• 4 min

Native Lazy Loading in the Browser

Native Lazy Loading in the Browser
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When I heard about Native Lazy Loading in early 2019, I was stoked! Chrome was the first browser to support it.

Fast-forward to early 2020, and it’s supported by Edge, Firefox, Chrome, Opera, Android, and Android Chrome. Since that support is currently much better, I thought it was time to write about it.

In this article, I want to show you how simple it is to lazy-load images and iframes in the browser.

But first, we’ll dive into what lazy loading is, why you want to use it, how we did this before, and how you want to do it moving forward.

1. What Is Lazy Loading?

When an img or iframe tag is in the HTML and parsed by the browser, it will immediately load the sources. This blocks the whole page to finish loading.

This will cause a longer time to load the page, so it takes longer for the user to interact with the page. We want the user to interact with the page as fast as possible.

So smart people came up with lazy loading. This is a technique to show images and only load iframes when they’re visible to the user. This will make sure the user only downloads what is visible.


Back in the day, we did lazy loading via a scroll event listener. With every event, we checked the array with images and iframes if one of them was visible.

If they were visible, we had to change the attribute data-src=" source URL" to `src=“source URL”. This loads an image or page at that moment.

But a scroll event is very inefficient because it fires countless events in a very small timeframe.

We had to calculate if the element was visible with getBoundingClientRect(). The downside of this was that with every call, it forced the browser to lay out the whole page again.

For that time, it was not ideal. But it was better than loading in all the images by page load so that the user had to wait until the page was fully loaded.

Intersection Observer

In early 2016, the Intersection Observer was available in Chrome. Other browsers followed later.

The Mozilla Web Docs describe the Intersection Observer in a very clear way:

“The Intersection Observer API provides a way to asynchronously observe changes in the intersection of a target element with an ancestor element or with a top-level document’s viewport.” — Mozilla Docs

The Intersection Observer observes what you tell it. It’s different than events. Events are constantly fired, even though you’re not doing anything with them.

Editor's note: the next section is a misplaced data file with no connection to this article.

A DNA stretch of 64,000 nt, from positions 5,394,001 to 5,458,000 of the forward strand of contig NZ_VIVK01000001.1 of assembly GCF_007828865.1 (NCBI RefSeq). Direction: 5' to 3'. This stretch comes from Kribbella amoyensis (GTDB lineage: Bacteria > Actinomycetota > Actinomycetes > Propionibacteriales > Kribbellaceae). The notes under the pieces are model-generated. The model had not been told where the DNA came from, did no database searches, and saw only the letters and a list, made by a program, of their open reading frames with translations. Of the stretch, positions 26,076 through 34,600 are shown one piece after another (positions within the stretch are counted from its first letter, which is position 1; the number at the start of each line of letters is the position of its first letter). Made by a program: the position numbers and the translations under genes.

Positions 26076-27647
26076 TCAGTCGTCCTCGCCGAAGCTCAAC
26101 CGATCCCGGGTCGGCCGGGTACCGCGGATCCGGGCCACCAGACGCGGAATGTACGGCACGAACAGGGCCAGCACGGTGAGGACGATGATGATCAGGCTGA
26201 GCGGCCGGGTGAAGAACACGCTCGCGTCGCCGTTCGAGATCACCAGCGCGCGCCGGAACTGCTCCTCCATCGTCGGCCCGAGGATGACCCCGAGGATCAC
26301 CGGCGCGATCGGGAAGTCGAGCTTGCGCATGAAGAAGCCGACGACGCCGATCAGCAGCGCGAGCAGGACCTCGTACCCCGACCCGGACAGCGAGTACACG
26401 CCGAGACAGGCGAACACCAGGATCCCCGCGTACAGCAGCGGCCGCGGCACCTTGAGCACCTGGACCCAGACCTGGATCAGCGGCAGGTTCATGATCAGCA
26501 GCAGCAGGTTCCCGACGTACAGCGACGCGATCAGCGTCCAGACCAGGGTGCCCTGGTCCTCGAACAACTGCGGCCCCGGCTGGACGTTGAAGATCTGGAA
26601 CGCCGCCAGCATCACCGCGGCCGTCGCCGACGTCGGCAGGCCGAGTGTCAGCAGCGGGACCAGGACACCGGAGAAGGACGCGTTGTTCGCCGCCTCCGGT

2. Native Browser Lazy Loading


Native lazy loading is super simple! Add a loading attribute on your img or iframe tag. You can choose the values lazy, eager, and auto.

  • lazy: For using lazy loading.
  • eager: Load directly.
  • auto: The browser will choose to lazy-load or not.

This way of doing lazy loading is so simple that using it is a no-brainer.

3. How Does It Work?

If you want to use the lazy-loading functionality, add a loading attribute with the value lazy to your images or iframes:

<img src="“imageurl.jpg”" loading="“lazy”" alt="“...”" />

With this attribute, you will tell the browser to only show the image when it becomes visible to the user. When it’s not visible, it won’t download the image or load the page for the iframe.

We need support across multiple browsers, but not all browsers support native lazy loading yet, so we need a polyfill.

4. Fallback With Intersection Observer

Because Safari (on macOS and iOs) doesn’t support native lazy loading yet but does support Intersection Observer, we can use a polyfill based on the Intersection Observer to make native lazy loading work.


This polyfill supports most modern browsers.

  • Mac: Firefox, Safari 12, 11
  • iOS: Safari 12
  • Windows: Chrome, Edge, Internet Explorer 11


There are also some plugins available for PHP and WordPress to use native lazy loading.

More support

If you need to support IE 11, you also need to load a polyfill for the Intersection Observer.

I’ve written an in-depth article about how to use the Intersection Observer to lazy-load your images.


It is super awesome that we finally have native lazy loading baked into the browser! With a polyfill added, we can make sure that all modern browsers can make use of it.

Are you already using the native lazy-loading functionality on your website or web app? Or are you interested in implementing it? Please let me know in the comments what you think and if you discovered some secrets around it.

I’ve gathered a couple of aspiring developers around the world on a Discord server, feel free if you like to join in.


I’m Ray, a Frontend Developer since 2009 living in the Netherlands. I write about Frontend Development, JavaScript, TypeScript, Angular, CSS, VueJS and a lot more related topics.

Want to reach me for comments or questions on my blog? Send a DM on Twitter @DevByRayRay